Detailed physicochemical analyses including especially TEM imaging of clusters were used to characterize assembly formation and clarify structure-function properties; these showed that increasing nanocluster size by adding more QDs relative to enzyme acted to further enhance channeling by incorporating more enzymes into each cluster (see Figure 2).  For extended cascades with unfavorable kinetics, channeled activity could still be maintained in the overall multienzyme catalytic process by splitting at a critical step, purifying end-product from the upstream sub-cascade, and feeding it as substrate to the downstream sub-cascade.  Lastly, the generalized applicability of this approach towards accessing channeling was verified by extending to assemblies incorporating other hard and soft NP materials.  

We believe that such self-assembled biocatalytic nanoclusters offer many potential benefits towards enabling minimalist cell-free synthetic biology. Along with providing an easily accessible platform to help understand many other properties associated with enzymatic channeling, these structures suggest themselves as possible components for artificial cells as they recapitulate some of the metabolic functionality of cells without requiring the confinement of surrounding membranes. They can also act as artificial de novo catalytic pathways or metabolons for use in enzyme-based biosynthesis of non-natural products, which is something not generally accessible within cell-based synthetic biology.12 The ability to self-assemble enzyme clusters for small volume, high-efficiency reactions and then screen their capabilities against many different natural and non-natural substrates would allow these systems to be coupled into combinatorial chemistry approaches for the synthesis of pharmaceutical libraries.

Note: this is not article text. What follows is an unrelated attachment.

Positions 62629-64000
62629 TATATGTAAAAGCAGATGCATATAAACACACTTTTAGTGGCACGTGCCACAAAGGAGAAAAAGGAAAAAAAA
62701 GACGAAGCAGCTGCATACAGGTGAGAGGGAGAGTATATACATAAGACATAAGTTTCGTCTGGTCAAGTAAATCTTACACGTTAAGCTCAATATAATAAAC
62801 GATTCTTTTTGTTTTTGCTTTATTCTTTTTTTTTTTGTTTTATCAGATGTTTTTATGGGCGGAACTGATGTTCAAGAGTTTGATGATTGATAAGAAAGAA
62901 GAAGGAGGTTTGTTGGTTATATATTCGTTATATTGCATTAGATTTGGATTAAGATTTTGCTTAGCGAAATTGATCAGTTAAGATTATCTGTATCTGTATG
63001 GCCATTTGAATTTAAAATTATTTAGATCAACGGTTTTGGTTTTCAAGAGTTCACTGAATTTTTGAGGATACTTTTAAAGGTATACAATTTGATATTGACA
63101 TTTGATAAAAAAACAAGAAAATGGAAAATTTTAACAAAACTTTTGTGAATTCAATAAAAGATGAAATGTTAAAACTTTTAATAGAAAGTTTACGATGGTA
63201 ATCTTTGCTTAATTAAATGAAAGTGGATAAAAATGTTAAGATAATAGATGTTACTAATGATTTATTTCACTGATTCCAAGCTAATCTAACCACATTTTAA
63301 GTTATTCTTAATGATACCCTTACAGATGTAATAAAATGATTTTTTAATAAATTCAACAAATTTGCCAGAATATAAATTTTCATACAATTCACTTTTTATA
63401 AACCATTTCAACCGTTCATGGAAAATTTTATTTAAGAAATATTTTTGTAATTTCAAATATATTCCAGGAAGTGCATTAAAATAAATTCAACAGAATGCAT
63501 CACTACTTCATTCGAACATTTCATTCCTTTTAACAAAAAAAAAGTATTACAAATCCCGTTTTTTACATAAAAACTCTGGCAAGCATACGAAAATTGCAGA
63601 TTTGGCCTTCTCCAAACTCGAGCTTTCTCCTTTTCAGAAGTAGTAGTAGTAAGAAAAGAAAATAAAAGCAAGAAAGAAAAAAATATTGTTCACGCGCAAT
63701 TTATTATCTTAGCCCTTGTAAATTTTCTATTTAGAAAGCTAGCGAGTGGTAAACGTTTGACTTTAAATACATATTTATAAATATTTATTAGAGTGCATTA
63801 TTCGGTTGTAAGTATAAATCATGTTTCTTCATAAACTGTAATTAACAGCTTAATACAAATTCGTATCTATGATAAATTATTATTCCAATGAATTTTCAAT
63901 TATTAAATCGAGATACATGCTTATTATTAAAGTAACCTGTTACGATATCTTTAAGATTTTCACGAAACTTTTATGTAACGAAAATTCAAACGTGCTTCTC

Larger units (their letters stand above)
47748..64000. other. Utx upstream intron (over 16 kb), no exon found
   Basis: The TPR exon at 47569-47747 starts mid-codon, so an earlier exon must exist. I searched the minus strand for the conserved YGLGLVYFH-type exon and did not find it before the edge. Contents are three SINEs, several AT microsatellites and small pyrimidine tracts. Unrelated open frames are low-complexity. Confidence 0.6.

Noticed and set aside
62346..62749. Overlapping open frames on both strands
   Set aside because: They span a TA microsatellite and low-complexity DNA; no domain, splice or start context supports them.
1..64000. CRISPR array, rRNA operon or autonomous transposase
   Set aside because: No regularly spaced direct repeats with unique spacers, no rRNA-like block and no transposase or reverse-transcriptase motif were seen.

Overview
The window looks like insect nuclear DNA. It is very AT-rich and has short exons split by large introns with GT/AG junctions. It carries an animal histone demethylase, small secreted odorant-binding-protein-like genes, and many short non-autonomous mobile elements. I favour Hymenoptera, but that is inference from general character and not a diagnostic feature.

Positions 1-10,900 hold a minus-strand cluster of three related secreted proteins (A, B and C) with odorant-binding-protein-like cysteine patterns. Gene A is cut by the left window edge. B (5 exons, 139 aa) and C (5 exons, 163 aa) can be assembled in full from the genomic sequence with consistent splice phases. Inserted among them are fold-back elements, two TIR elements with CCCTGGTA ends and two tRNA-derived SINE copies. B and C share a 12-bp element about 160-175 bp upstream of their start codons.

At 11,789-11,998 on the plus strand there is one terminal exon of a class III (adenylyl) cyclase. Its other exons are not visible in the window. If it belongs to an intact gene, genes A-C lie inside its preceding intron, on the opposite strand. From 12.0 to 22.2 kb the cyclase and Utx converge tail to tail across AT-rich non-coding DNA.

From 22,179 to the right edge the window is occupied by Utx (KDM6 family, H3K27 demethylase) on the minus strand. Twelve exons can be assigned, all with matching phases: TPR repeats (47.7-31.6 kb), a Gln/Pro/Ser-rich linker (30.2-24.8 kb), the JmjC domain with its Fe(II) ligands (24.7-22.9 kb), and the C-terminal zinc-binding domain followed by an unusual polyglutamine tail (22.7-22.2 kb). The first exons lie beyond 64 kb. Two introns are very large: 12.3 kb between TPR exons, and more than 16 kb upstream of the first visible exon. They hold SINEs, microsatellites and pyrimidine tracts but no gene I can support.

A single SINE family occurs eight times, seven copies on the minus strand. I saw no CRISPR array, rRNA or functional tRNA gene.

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  9. Hooe, S. L., Breger, J. C., Dean, S., Susumu, K., Oh, E., Walper, S. A., Ellis, G. A. & Medintz, I. L., Benzaldehyde lyase kinetic improvements, potential channeling to alcohol dehydrogenase, and substrate scope when immobilized on semiconductor quantum dots. ACS Appl. Nano Materials 5, 10900-10911 (2022). doi: 10.1.21/acsanm.2c02196
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  12. Hooe, S. L., Ellis, G. A. & Medintz, I. L. Alternative design strategies to help build the enzymatic retrosynthesis toolbox. RSC Chem. Biol. 3, 1301-1313 (2022). doi: 10.1039/D2CB00096B